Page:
The American Academy of Pediatrics (AAP) this week announced revised child safety seat guidance, advising that young kids should ride in a rear-facing car seat as long as possible.
New data prompted this update to AAP’s policy statement and technical report, Child Passenger Safety. Previously, the guidance was that children should ride rear-facing until age 2.
The updated recommendations call for the following:
- Children should ride in a rear-facing car safety seat as long as possible, up to the limits of their car safety seat. This will include virtually all children under 2 years of age and most children up to age 4.
- Once they have been turned around, children should remain in a forward-facing car safety seat up to that seat’s weight and length limits. Most seats can accommodate children up to 60 pounds or more.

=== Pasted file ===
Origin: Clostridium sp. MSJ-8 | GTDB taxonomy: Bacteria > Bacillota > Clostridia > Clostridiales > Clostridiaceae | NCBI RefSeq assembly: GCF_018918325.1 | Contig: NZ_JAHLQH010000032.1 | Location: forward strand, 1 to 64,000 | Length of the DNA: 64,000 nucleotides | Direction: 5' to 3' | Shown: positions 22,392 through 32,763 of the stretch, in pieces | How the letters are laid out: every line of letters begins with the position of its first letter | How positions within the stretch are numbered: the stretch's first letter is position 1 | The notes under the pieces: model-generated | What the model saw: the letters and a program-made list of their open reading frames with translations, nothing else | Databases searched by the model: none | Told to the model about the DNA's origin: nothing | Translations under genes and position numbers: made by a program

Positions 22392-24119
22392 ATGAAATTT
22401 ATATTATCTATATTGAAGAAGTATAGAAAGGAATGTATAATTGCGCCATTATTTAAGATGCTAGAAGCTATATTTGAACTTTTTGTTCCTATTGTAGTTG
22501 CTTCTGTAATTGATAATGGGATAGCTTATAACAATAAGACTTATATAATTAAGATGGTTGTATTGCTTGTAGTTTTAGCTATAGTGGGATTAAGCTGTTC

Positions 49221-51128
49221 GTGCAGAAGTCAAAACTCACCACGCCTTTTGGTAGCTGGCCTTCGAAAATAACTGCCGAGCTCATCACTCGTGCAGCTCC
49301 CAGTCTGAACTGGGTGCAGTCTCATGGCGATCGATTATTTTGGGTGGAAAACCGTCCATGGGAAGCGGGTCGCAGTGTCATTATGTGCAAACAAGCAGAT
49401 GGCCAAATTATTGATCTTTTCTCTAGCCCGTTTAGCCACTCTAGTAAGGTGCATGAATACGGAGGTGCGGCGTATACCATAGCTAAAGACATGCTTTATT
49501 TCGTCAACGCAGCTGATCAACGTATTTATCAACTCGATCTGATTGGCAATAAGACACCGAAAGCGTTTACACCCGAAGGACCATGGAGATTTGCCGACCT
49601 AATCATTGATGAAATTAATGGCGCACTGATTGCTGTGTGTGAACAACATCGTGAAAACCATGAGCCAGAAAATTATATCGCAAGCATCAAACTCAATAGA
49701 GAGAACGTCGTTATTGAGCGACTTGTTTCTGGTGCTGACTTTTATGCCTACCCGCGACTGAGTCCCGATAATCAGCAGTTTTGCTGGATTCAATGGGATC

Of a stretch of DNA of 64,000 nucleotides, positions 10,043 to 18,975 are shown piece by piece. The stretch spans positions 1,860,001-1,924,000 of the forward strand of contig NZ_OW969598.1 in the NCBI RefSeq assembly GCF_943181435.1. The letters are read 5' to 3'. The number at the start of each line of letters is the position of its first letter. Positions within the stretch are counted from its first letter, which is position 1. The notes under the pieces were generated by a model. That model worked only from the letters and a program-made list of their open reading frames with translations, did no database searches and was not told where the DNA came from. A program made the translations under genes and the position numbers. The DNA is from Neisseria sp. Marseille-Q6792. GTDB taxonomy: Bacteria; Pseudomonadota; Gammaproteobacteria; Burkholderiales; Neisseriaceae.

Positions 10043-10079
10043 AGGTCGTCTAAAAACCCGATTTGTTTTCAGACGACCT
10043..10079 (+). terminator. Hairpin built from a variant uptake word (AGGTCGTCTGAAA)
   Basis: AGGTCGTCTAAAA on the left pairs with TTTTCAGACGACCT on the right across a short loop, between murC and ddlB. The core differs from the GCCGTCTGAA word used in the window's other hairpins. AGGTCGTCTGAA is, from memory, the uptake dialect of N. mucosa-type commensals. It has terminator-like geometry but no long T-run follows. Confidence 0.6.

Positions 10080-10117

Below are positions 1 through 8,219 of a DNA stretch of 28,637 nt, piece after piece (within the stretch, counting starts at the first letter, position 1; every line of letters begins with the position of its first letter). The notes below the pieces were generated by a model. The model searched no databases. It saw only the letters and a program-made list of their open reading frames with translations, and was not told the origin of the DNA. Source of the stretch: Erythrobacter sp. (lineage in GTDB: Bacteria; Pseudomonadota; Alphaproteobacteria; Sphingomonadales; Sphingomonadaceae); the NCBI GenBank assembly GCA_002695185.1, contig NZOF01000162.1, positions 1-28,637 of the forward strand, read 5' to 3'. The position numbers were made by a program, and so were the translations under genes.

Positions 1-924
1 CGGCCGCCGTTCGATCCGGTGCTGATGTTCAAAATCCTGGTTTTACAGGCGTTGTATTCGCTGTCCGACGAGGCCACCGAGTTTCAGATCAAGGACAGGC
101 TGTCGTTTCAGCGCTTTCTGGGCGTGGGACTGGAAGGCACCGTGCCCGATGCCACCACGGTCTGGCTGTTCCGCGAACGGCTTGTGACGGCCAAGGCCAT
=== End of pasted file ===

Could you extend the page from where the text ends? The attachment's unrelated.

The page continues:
- When they exceed these limits, child passengers should ride in a belt-positioning booster seat until they can use a seat belt that fits correctly.
- Once they exceed the booster limits and are large enough to use the vehicle seat belt alone, they should always use a lap and shoulder belt.
- All children younger than 13 years should be restrained in the rear seats of vehicles for optimal protection
“The most dangerous thing that U.S. children do as part of daily life is ride in a car,” writes Benjamin D. Hoffman, M.D., FAAP. “Using the correct car safety seat can help decrease the risk of death or serious injury by over 70%.”
Read the full article from AAP News, which includes links to the updated policy and technical report.